The world of the Bronze Age Mediterranean is something that we know a little bit about, particularly when it relates to Knossos and its Bull Culture. Aissa was born on a small island that paid tribute to the Cretan King in the form of young teens; they would then be trained for the bull jumping events that were part of the religious rites. However Aissa was born with additional ‘fingers’ on each hand and had been sent away to die, luckily she was saved and looked after by a farming family. After they were killed in a raid she found her way to the temple and worked as a general skivvy. She was known as ‘No-name’ because she had lost the ability to speak after the shock of the raid. After a variety of twists and turns she finds herself among the group being shipped to Crete for training. The consequences would change not only her life but also those of her fellow islanders.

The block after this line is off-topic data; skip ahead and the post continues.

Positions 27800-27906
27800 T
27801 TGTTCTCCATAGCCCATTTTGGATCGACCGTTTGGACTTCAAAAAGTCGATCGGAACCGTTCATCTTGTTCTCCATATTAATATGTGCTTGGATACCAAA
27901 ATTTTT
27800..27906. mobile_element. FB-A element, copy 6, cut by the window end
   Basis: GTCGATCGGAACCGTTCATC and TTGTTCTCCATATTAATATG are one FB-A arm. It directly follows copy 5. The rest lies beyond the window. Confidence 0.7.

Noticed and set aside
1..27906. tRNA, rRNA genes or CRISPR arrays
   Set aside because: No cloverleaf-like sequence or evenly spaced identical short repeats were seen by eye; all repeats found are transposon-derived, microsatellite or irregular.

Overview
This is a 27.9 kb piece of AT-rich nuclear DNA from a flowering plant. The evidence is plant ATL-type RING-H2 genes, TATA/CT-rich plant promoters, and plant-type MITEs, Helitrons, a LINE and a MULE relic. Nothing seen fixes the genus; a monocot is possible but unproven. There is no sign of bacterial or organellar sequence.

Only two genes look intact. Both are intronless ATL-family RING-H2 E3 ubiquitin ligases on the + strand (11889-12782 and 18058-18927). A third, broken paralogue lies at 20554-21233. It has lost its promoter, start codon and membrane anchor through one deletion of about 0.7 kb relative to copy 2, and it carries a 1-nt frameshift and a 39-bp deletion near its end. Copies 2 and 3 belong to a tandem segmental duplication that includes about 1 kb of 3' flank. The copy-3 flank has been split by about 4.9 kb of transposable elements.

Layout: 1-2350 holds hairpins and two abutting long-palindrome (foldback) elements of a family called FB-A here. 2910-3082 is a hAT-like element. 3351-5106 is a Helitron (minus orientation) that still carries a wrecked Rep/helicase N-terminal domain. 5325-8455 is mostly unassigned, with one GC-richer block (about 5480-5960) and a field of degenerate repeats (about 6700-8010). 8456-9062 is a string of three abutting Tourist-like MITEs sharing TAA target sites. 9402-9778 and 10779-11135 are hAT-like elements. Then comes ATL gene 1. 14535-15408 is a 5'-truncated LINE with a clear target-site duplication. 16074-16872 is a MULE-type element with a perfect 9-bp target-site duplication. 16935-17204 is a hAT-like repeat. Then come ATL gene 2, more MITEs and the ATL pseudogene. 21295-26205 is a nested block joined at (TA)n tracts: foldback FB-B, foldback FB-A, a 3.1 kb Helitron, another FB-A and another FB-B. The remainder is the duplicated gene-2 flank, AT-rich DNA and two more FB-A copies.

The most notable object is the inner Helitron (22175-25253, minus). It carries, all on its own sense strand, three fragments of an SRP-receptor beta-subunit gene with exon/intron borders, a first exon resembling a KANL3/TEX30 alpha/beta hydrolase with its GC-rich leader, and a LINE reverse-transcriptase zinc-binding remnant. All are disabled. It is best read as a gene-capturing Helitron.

This is a stunning story of survival against the odds and of how destiny cannot be avoided. The story is written in two separate but interlinked styles; most of it is in standard prose but it is interspersed with sections in verse, much as you would find in ancient Greek works. We see the central character grow and develop as she gradually realises that she does have a value and that no one should be looked down on because they do not look or sound like others. Whilst this is a very personal story of a young girl and her struggles to overcome many difficulties, it is also the story of a lost culture that we can catch glimpses of in the ruins of Knossos. This is an outstanding story, both for those who love their history and for those who want to read about inspiring individuals.